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Home > ‘Aquaman 2’ Takes #1 At The Holiday Box Office Despite A Disappointing Debut

‘Aquaman 2’ Takes #1 At The Holiday Box Office Despite A Disappointing Debut

A Small Splash in A Big Ocean

The box office this week has been quite an anomaly. The sequel to Aquaman (2018), starring Jason Momoa, Aquaman and the Lost Kingdom, finally made its theatrical debut this holiday season. The movie ended up at the top of the box office but still failed to produce impressive numbers. Is it good? Is it bad? Based on the end result, it’s somewhere in the middle. 

The Road To The Sequel 

The first film in 2018, was released around the holiday season as well and grossed around $335.1 million in the United States. It ended up making $1.152 billion worldwide. It became the most popular DC Comics film. After the first film’s success, Momoa pitched a story for the sequel, and official talk about the next film began a few months after the release of the first installment.

Both films are directed by James Wan and written by David Leslie Johnson-McGoldrick and Will Beall. The sequel also has Jason Momoa reprising his role as Arthur Curry, also known as Aquaman. Many familiar faces that were present in the first movie are Patrick Wilson, Amber Heard, Yahya Abdul-Mateen II, Randall Park, Dolph Lundgren, Temuera Morrison, Martin Short, and Nicole Kidman.

The sequel picks up several years after the first movie. Arthur/Aquaman is married, has a son, and is splitting his life between land and sea, but despite everything seeming calm and happy, something wicked begins to brew in the oceans. A new villain arises, Black Manta, and the movie follows Arthur as he tries to stop him from using the cursed Black Trident for his own evil doings.

Image courtesy of JustWatch. Jason Momoa as Arthur/Aquaman.

Did It Live Up To Its Predecessor? 

At first glance, Aquaman and the Lost Kingdom seems to live up to the first movie released. It became the highest-grossing film at the box office the week it was released, grossing around $38.3 million during the three-day weekend in the United States and Canada. The film is expected to make $40 million. Worldwide, the movie has made $118.4. Comparing it to the first movie, Aquaman and the Lost Kingdom has made a disappointing splash in terms of the numbers; it is DC’s fourth-lowest film overall. Still, it managed to swim its way to the surface before the rest of the movies were released this week.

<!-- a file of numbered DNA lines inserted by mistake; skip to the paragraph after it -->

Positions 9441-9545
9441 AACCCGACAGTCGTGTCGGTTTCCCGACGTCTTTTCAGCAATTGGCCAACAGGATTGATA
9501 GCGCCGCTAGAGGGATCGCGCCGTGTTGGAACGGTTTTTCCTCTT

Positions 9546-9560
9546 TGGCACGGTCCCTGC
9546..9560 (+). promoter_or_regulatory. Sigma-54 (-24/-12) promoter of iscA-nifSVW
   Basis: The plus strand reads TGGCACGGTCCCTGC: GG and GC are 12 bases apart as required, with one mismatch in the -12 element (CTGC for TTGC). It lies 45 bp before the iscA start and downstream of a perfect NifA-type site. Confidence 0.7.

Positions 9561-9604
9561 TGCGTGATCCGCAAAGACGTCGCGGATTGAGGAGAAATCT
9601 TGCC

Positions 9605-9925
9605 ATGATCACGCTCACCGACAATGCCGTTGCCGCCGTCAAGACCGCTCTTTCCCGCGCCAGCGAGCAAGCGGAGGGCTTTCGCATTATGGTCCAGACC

The Aquaman sequel beat out Wonka, which came in second at the box office, making $17.7 million on its opening weekend. The animated film Migration came in third, making $12.3. The over-marketed Anyone But You, starring Glen Powell and Sydney Sweeny, opened in fourth with $6.2 million, and Saalar Part 1 – Ceasefire came out in fifth with a $5.5 million debut. Iron Claw, starring Zac Efron, takes sixth place with a $5.1 million opening. The numbers this week at the box office are not impressive, so should Aquaman the Lost Kingdom consider this a win? It’s a double-edged sword since the movie beat out all the other films this week but still didn’t manage to gross the numbers it needed to live up to the original movie. One could say it was due to the holiday season, but the first film was released around a similar time and did incredibly. With all the mixed reviews about Momoa’s new film, this outcome at the box office seems to make more sense. 

Aquaman the Lost Kingdom is now in theaters!

Image courtesy of IGN. Left: Patrick Wilson as Orm. Right: Jason Momoa as Aquaman

Aquaman and the Lost Kingdom (2023) Offical Warner Brothers Trailer

Source: Dead Talk Live

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Yasmine, a talented intern in TV and film writing, possesses a deep-seated passion for storytelling. She is pursuing her degree in Cinema and Media studies and Creative Writing with a clear objective of becoming a screenwriter. Her primary creative outlets include film, reading, and writing, and she holds Little Women as her favorite movie.

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I am an aspiring author living and working out of Honolulu, Hawaii. I received my bachelor's degree in Art History at Westmont College and then pursued a master's in Museum Studies at the University of Hawaii. I am currently working on a few novels, and am thankful for the opportunity to expand my creative writing voice at Dead Talk Live.